Update - October 2016

How can more women be encouraged into funds?

This question was debated by a panel of women leaders in the investment fund industry at Cadwalader's second Women in the City debate.  The programme of discussions is designed to inspire more women to take leadership roles in their organisations by offering open dialogue, useful insights and practical guidance.
Cadwalader hosted a large group of clients and colleagues over breakfast for a very lively panel discussion entitled "Women in Investment Funds: A Fundamental Advantage: Building Female Talent in the Investment Management Sector".

Five takeaways:

1. Little will change if male attitudes don't change - men need to be part of the discussion.

Funds suffer from having less women at entry level, even though they tend to be more meritocratic than other organisations, which has led to a predominance of men and less opportunities for women to progress.  Senior male executives need to be involved in the recruitment of women and actively encourage mentoring and sponsorship programmes.  Positive discrimination has proven to work and the flexible nature of the funds industry should open itself up to more opportunities for women.  Male executives need to encourage and acknowledge that diversity ultimately improves the bottom line.

2. More needs to be done at grass roots level.

More needs to be done at entry level, engaging more proactively with the appropriate calibre of female graduates.  As the pool of female graduates with the relevant disciplines (economics, maths) is small, the bottom of the pipeline would benefit from greater focus.  The industry could benefit from more engagement with high school students through school and university programmes.  Putting more women in front of clients could help male colleagues to acknowledge that they are partner and promotion ready.  The upper end of the industry requires more female representation in order for this cycle to be broken.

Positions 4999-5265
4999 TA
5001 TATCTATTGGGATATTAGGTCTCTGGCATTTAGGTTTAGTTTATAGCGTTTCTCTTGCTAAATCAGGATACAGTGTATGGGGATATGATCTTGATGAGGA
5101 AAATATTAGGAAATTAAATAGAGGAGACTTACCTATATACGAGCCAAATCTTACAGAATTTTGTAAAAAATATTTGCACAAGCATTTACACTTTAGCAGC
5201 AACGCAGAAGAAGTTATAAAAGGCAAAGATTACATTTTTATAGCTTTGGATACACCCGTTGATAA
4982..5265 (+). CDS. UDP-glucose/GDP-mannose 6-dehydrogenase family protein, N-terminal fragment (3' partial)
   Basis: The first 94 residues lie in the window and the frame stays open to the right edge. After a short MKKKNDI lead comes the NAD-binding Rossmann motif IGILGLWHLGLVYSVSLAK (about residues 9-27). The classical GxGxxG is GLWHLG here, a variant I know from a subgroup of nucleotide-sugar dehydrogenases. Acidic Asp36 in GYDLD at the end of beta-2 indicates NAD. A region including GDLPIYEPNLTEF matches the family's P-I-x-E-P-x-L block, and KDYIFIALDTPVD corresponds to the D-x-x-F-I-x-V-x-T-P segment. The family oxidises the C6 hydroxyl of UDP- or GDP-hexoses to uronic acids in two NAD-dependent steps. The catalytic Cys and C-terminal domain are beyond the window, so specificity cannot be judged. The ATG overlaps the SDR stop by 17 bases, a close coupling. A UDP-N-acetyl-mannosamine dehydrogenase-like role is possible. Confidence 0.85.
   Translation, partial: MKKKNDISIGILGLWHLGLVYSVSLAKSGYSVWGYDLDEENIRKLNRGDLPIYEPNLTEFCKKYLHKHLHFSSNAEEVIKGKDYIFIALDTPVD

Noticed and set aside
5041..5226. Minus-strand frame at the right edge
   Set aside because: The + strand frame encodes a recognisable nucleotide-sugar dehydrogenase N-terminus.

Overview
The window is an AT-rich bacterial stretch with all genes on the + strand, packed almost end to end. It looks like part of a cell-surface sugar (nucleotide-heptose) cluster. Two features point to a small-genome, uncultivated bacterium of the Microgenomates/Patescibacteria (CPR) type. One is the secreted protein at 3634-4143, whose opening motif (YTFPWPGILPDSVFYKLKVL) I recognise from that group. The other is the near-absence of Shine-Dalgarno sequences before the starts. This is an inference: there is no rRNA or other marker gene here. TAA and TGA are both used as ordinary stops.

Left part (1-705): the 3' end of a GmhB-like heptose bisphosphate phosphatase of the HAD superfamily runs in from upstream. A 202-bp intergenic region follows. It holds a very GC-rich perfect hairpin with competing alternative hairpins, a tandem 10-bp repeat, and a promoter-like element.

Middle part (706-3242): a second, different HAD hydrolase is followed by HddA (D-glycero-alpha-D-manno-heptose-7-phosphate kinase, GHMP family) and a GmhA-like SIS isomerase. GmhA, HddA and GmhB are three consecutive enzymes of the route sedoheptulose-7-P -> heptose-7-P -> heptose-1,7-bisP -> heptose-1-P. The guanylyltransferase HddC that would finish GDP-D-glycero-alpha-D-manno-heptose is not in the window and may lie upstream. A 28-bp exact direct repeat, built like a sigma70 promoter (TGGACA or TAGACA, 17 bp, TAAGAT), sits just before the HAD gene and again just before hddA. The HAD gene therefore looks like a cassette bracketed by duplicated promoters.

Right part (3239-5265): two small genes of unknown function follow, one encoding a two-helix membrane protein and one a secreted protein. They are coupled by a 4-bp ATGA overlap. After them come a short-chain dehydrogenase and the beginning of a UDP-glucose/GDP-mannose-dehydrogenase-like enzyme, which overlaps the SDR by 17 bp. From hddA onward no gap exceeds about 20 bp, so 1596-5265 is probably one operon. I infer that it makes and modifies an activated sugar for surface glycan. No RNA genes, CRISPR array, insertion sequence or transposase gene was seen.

3. Investors are demanding greater diversity.

Investors are demanding greater diversity, which is a positive sign that the industry is waking up to change.  Women often bring a number of positive attributes: they often have excellent analytical skills, they tend to be less aggressive and impulsive, and they tend to work well in teams.  Moreover, concentrating the control of managing portfolios with a small number of like minded people can both limit returns and introduce fragility - this is one of the reasons that investors are seeing gender diversification as not only an ethical necessity but as being instrumental to the management of risk and return.  The top down approach has been proven to work in the legal sector and the fact that ethical investors have been prolific in championing change is perhaps a good barometer for the future of women in this sector.

4. Women don't need to act like men.

Women should be more confident in seizing opportunities, just like men do.  Successful women are often accused of being bossy and forthright, but that is often a misconception by men about successful women.  Women should strive to be the best and know that they don't need to act like men to be successful.  Women should be true to themselves, assertive and embrace the fact that they bring something valuable to the table.  Overreaching can pay off.

5. If you are talented in a fund, you can rise to the top.

Funds should be better placed than other sectors to advance women.  Flat structures reduce traditional paternalistic hierarchy and if you prove yourself to be talented in a fund, you can rise to the top.  Funds will need to work on attracting more women at entry level to effectuate positive change and this will take time.  Incremental change can make all the difference to ensuring that the possibilities are realised.  The great news is that the investment funds industry seems open to embracing the opportunity to set an example and champion diversity.

The panel debate was moderated by Audrey Klein, Head of Equity at Valad Europe, and included: Karen McMaster and Ingrid Bagby, Partners at Cadwalader, Wickersham & Taft as well as Louise Boothby, Investment Principal at Coller Capital and Katherine Ralph, Vice President, Opportunities Funds, Oaktree Capital Management.



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